Finish your dissertation 500 words at a time


To follow up on Rex’s “grad school is a marathon not a sprint” posts, I’d like to share the advice I give to students working on their dissertations. It is basically the same method that Jerry Seinfeld uses: “Don’t break the chain!”

The important thing is to do a little work every day. How much you can do will depend on a lot of factors, 500 words a day is what works for me. For some people it might be 250, for others it might be 1000. The point is to figure out how much you can produce if you squeeze every drop out of your LEAST productive days. That is your baseline. You want to do at least that much every day. If you do it, like Jerry Seinfeld suggests, cross a big “X” off on your wall calendar. If after you’ve done that much you feel like you are on a roll, then, by all means, keep on writing till you burn out. But if you feel that it has taken everything you’ve got to give that day, then reward yourself by playing video games, watching a movie, reading a good book, or taking a nap – whatever you like.

And it doesn’t really matter if what you write is good or not. You can revise it later. If all you write is “All work and no play makes Jack a dull boy.” that’s OK! Just don’t break the chain. (And don’t hack your family to death with an axe.)

4 thoughts on “Finish your dissertation 500 words at a time

  1. Another benefit in writing everyday is the learning curve. So much of university education is passive: retain the material and spew it out on the page on a set date for 3 hours. But actually knowing the material well enough to apply it in novel settings is another matter, and the physical activity of writing also assists the brain in coming to grips with your material in just this way. It’s one thing to be told about DNA, and another to realize after extracting DNA from an onion in the kitchen, using your homemade extraction kit from detergent, alcohol and the blender, that that sticky mess in the jar is DNA and that whenever you blow your nose, voila, there too is DNA, the same sticky mess. Writing everyday helps form these connections. They may not always be voila moments, but many of them are the necessary building blocks of more developed arguments in your thesis.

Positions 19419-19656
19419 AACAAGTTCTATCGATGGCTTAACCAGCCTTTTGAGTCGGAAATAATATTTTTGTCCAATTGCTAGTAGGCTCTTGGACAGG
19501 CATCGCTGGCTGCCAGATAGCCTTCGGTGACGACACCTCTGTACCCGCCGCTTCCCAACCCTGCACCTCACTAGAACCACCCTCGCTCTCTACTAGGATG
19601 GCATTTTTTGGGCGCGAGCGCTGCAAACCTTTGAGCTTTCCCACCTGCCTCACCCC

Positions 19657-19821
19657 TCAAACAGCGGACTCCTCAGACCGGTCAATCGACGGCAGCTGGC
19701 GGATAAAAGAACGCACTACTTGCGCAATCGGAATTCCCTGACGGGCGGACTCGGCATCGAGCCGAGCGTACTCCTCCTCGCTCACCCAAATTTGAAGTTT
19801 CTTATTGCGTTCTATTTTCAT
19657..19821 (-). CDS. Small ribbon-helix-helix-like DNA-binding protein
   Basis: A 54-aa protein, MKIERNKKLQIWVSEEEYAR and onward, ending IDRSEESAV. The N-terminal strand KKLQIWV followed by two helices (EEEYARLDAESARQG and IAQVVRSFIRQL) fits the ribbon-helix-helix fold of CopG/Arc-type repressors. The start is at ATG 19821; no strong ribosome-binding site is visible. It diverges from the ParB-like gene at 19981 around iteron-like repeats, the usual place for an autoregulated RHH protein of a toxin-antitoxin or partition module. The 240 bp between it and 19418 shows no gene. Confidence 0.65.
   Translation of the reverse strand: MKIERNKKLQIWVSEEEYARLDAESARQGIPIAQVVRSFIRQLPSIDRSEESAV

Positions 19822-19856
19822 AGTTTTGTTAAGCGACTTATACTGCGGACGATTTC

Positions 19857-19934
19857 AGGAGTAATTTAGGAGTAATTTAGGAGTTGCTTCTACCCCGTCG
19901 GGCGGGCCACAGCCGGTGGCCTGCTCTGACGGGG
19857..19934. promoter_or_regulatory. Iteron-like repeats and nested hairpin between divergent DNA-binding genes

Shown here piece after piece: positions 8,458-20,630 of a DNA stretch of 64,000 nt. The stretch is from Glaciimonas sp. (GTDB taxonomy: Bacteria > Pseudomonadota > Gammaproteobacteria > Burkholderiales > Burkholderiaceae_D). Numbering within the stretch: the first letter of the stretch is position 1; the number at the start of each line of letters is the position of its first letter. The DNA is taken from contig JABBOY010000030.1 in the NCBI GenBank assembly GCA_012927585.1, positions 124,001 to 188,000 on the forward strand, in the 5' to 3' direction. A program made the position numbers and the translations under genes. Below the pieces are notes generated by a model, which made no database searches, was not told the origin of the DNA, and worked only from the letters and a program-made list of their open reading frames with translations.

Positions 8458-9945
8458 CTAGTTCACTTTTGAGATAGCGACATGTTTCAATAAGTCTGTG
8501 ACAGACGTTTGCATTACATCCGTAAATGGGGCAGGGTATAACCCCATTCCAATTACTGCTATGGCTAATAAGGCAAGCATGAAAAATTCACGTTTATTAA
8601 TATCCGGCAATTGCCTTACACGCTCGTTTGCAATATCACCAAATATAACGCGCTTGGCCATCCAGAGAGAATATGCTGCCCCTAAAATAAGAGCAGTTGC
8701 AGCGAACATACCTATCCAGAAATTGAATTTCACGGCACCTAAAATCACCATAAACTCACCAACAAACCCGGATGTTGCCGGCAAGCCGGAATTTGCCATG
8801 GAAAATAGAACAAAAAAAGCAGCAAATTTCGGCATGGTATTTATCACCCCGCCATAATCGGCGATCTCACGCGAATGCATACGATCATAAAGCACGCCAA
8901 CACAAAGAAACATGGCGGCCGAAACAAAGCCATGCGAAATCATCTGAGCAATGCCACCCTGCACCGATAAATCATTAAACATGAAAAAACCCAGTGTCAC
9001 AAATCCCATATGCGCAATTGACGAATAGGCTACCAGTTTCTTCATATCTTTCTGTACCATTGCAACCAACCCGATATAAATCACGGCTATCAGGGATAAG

2. I’m only working on my Master’s thesis, but I’ve really been enjoying and appreciating (and implementing!) these tips. Keep them coming!

  3. Excellent advice. That’s exactly what my supervisor told me upon returning from fieldwork. I had limited funds and a limited amount of time to push the PhD thesis through. He event got a calculator and crunched out a number, which, indeed, turned out to be 500 words a day! 🙂 As Fred notes above, getting into the habit of writing a number of words a day places you on a learning curve. Writing is a skill that needs cultivation and practice. When I have since passed on the advice to my students, some have looked at me sceptically. Perhaps it’s not something that works for all. But it worked for me at a crucial point in my career.

  4. My own trick is to keep going is not so much writing a certain number of words per day but rather to produce a new print-off of a chapter/paper/section by the end of the day or morning. If I’m running out of time, I just leave gaps in places that need revision or rereading.

    By ‘new print-off’ I don’t mean necessarily something that’s fully written in my own words. Particularly at the early stages of the process of drafting and redrafting a piece, these documents are likely to be a messy combination of bits of own writing (often in note form and ungrammatical), chunks of copied and pasted texts from my blog, from my files, from other people’s texts, etc.

    By the 4th or 5th ‘draft’ I have a good idea of which materials I’ll be using and which discarding, and in what order. So at the early stages content and organisation are in driving seat, and it’s only later that style and argument take over. I find that if I try to sit down and ‘write’ too early, this slows down the whole process of sifting and sorting through masses of notes, web contents and thoughts. Mind-mapping is a good way of connecting these masses before trying to organise them in a linear fashion.

    One rule of thumb is that you start each new draft with an outline and with a fresh mind (preferably in the morning) and ready to discard any contents from a previous draft that you no longer need, however interesting they may be in their own right.

Comments are closed.